One of the most interesting aspects of the NDA's approach to document retention was that it appeared to have arisen from concern about a potential legal challenge and had been taken in response to advice that handwritten notes must be kept for audit purposes in the event of a legal challenge. Fraser J stated that "In circumstances where there is an express obligation of transparency upon the NDA, this approach to note and record keeping, and sensitivity about retaining written material, simply does not seem to me to be justified."[7] He went on to emphasise that "the more comprehensive and robust the record of the SME's [the evaluators] evaluation, the stronger the NDA would have been in terms of any challenge, assuming the evaluation was done correctly. Thus, ironically, in my judgment the NDA's approach to note-taking ran counter to its objective."[8]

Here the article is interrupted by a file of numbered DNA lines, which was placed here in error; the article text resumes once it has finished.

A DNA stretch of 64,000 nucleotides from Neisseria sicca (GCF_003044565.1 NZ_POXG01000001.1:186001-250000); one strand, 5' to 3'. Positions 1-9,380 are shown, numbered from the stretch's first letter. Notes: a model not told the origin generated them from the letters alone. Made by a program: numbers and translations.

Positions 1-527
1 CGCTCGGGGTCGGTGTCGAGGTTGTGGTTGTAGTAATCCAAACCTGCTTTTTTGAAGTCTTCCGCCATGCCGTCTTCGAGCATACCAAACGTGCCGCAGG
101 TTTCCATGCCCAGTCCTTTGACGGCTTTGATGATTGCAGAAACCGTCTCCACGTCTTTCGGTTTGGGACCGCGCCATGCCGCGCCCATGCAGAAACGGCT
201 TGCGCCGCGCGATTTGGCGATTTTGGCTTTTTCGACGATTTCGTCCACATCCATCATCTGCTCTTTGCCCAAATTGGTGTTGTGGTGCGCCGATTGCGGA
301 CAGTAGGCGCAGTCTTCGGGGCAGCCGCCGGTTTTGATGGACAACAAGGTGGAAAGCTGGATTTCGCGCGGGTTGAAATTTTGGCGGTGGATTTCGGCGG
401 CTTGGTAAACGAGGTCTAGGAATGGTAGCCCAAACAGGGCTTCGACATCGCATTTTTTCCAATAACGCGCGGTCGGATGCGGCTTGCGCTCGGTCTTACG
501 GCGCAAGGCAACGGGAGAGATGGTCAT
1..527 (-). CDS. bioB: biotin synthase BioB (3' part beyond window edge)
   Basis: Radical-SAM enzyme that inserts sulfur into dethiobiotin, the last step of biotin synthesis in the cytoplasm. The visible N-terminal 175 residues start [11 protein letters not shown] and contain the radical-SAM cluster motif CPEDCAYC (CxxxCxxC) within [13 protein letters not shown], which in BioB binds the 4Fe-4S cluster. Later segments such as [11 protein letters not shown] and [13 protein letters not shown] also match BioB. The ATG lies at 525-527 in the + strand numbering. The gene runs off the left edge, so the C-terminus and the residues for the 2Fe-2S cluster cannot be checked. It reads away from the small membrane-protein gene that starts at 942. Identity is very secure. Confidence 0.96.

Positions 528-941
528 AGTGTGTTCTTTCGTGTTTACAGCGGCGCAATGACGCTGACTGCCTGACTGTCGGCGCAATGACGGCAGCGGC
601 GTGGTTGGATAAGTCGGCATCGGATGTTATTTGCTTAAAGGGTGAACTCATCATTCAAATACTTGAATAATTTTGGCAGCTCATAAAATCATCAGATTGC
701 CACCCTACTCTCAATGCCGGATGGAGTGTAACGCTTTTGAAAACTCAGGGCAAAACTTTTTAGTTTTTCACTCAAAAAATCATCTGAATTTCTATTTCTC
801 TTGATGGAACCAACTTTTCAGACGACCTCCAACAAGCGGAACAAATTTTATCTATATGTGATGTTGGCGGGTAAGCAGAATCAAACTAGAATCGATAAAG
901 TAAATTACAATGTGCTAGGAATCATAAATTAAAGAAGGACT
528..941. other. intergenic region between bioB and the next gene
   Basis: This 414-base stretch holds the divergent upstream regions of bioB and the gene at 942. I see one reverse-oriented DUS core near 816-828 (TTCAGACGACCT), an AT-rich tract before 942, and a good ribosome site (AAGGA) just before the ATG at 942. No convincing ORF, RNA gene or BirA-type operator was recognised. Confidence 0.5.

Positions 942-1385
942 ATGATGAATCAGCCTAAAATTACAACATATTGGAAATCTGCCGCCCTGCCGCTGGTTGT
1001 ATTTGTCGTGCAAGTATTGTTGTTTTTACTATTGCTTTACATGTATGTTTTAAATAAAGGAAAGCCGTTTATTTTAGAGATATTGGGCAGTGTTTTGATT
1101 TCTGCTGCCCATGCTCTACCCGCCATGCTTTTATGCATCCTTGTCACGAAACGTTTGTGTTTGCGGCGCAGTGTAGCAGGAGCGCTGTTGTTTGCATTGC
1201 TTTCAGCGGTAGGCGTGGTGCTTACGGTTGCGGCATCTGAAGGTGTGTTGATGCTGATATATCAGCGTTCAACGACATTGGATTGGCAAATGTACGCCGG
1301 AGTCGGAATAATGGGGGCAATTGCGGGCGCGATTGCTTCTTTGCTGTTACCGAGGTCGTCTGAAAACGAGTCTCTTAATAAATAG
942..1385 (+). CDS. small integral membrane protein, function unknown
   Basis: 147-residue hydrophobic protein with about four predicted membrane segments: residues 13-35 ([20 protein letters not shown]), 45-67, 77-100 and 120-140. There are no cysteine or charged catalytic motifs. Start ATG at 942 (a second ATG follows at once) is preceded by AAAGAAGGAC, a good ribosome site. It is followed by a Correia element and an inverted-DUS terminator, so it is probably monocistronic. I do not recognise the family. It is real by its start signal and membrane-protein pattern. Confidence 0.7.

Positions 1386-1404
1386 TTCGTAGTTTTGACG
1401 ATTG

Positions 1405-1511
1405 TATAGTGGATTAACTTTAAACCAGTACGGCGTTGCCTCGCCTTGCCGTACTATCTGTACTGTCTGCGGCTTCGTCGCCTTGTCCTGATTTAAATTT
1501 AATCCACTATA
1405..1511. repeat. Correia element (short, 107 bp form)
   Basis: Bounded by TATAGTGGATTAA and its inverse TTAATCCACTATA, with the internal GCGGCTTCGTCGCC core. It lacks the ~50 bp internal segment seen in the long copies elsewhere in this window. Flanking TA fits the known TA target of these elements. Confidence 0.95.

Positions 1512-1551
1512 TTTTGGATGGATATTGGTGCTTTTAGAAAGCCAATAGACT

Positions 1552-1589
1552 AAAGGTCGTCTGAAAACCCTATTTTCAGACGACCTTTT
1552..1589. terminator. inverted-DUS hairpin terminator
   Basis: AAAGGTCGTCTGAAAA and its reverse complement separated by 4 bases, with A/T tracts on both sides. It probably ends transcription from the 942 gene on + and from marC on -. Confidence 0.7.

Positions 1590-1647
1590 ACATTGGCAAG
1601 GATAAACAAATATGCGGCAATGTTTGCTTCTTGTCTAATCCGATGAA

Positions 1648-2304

The Energysolutions case highlights the importance of the audit trail in conducting a transparent procurement process and how a detailed record of the evaluation and the decision making in relation to procurement can be an invaluable tool in justifying a contracting authority's decision making both to a dissatisfied bidder and to the courts. We have considered in more detail the importance of the audit trail in this article. This also ties in to the contracting authority's reporting obligations under Regulation 84 of the Public Contracts Regulations 2015 explored in our Procurement Byte 19.

For more information, please contact:

Emily Heard, Partner & Head of Procurement

Jessica Irvine, Solicitor


[1] Geodesign Barriers Ltd v The Environment Agency [2015] EWHC 1121 (TCC) at 25

[2] Ibid at 26

[3] Woods Building Services v Milton Keynes Council [2015] EWHC 2011 at 42 and 43

[4] Energysolutions EU Ltd v Nuclear Decommissioning Authority [2016] EWHC 1988 (TCC) at 187

[5] Ibid at 204

[6] Ibid at 208 and 209

[7] Ibid at 211

[8] Ibid at 221